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Tapered bronze bearings?

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  • #31
    Originally posted by RussZHC
    I value this discussion and not to put a damper on it but I suspect this to be "re-invention" of old technology, but given the benefits, why would the method have slowed/ceased? Too costly versus "modern" roller element bearings?
    I was thinking the same thing. As we discuss the places where bronze bearing are used and the benefits of using said bearings the question of development trends comes to the forefront. I have been enjoying the rediscovery of old technology. It's one of the reasons so many of us revere old machinery. The designs are timeless. I think sometimes engineering developments continue on a forward path without taking the time to reflect on where we've been.

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    • #32
      Brown and Sharpe screw machines used tapered bronze bushings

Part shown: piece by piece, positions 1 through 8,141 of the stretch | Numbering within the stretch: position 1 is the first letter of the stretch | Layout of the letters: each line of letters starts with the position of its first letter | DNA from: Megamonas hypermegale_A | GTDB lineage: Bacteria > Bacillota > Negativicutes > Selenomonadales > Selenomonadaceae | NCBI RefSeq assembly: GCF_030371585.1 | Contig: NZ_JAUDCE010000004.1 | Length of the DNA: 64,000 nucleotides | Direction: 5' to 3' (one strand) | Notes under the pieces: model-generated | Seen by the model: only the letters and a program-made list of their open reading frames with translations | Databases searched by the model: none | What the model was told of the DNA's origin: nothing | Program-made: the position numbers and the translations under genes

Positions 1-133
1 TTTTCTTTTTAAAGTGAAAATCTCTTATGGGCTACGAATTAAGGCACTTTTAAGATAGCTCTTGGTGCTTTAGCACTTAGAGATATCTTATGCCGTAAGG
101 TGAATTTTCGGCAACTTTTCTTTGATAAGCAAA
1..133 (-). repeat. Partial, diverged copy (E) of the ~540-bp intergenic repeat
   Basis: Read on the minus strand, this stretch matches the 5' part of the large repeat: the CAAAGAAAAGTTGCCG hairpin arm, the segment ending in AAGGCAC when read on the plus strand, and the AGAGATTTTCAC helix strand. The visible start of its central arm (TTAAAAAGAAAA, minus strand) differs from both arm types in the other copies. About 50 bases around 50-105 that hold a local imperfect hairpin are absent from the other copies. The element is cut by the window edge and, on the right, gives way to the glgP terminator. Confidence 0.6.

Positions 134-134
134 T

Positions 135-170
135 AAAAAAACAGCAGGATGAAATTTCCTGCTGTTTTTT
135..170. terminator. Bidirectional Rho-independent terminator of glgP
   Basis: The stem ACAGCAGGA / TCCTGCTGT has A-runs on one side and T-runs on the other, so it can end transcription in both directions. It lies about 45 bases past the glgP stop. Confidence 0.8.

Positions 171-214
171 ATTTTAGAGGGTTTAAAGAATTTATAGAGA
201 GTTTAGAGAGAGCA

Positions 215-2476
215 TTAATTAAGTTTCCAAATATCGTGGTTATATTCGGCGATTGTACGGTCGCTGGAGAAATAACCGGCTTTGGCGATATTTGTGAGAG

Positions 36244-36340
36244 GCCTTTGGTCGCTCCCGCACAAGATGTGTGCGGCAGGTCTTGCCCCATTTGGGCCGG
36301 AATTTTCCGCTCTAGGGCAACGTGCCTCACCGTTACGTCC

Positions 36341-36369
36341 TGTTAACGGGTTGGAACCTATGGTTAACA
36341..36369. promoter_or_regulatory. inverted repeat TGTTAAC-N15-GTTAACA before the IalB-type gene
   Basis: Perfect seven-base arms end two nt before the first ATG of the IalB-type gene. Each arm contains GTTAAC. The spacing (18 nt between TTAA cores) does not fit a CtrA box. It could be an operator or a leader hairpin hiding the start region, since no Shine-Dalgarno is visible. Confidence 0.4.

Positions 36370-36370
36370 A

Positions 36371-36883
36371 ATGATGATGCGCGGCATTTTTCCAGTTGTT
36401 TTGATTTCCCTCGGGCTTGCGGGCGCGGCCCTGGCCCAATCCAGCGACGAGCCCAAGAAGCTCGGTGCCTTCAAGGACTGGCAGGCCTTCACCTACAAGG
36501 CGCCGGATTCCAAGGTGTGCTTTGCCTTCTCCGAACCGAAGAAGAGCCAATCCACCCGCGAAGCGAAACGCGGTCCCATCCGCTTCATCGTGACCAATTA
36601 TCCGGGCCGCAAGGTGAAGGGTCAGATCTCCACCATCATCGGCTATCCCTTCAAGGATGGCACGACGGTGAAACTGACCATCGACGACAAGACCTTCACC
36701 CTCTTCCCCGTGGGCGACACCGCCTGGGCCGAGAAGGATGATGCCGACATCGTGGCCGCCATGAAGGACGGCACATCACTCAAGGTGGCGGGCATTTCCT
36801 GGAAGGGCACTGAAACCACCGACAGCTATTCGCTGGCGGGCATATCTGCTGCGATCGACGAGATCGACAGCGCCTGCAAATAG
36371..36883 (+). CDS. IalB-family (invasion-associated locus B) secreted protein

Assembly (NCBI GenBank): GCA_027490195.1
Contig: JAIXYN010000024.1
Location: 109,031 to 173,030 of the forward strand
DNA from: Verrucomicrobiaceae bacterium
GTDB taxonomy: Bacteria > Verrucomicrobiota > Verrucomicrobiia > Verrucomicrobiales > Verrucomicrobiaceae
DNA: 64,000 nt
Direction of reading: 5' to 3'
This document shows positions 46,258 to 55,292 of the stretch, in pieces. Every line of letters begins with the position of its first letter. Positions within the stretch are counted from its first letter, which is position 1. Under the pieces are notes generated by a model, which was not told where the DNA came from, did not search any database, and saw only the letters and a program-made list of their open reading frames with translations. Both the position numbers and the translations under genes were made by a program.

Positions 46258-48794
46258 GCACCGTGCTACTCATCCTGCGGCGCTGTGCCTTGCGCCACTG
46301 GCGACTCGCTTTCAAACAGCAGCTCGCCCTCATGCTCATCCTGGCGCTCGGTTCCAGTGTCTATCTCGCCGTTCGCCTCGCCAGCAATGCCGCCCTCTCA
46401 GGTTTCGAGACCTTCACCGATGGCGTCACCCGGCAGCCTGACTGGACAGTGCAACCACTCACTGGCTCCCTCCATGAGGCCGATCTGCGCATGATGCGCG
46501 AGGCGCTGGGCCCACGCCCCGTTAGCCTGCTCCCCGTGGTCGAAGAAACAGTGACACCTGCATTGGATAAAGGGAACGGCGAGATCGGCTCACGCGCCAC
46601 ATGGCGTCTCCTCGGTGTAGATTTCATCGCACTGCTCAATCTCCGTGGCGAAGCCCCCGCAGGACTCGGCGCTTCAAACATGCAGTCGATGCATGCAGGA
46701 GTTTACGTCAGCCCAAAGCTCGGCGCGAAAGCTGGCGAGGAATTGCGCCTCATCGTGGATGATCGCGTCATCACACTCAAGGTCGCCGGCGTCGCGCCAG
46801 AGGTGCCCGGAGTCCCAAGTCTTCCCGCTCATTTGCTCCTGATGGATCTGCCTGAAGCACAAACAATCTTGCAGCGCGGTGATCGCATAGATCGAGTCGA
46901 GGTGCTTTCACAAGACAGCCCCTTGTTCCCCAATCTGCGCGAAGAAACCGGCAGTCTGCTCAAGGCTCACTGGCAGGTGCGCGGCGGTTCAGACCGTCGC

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      • #33
        Aren't the high speed spindles used on CNC circuit board drilling machines using plain bearings? Rather than using an oil film to keep the elements from contacting one another they use air pressure. Oil will let you get so close but air can let you get even closer.

        The basic rules are still in place.
        Gene

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        • #34
          thanks for that, barrington. what i find weird is the small contact area of the bearing.
          Last edited by dian; 02-15-2012, 05:53 AM.

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          • #35
            Dian - I suspect that the drawing is just showing the cross section through a couple of longitudinal oil grooves, the rest of the 'cone' being intact.

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            • #36
              i see, that makes sence.

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              • #37



                Cast iron Hardinge spindle bearings tapered on the OD.

                --Doozer
                DZER

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                • #38
                  Found some interesting info on another type of bronze bearing, the floating bush bearing.

                  http://www.rodyn-inc.com/ISCORMA3_Gu...hargerVer2.pdf

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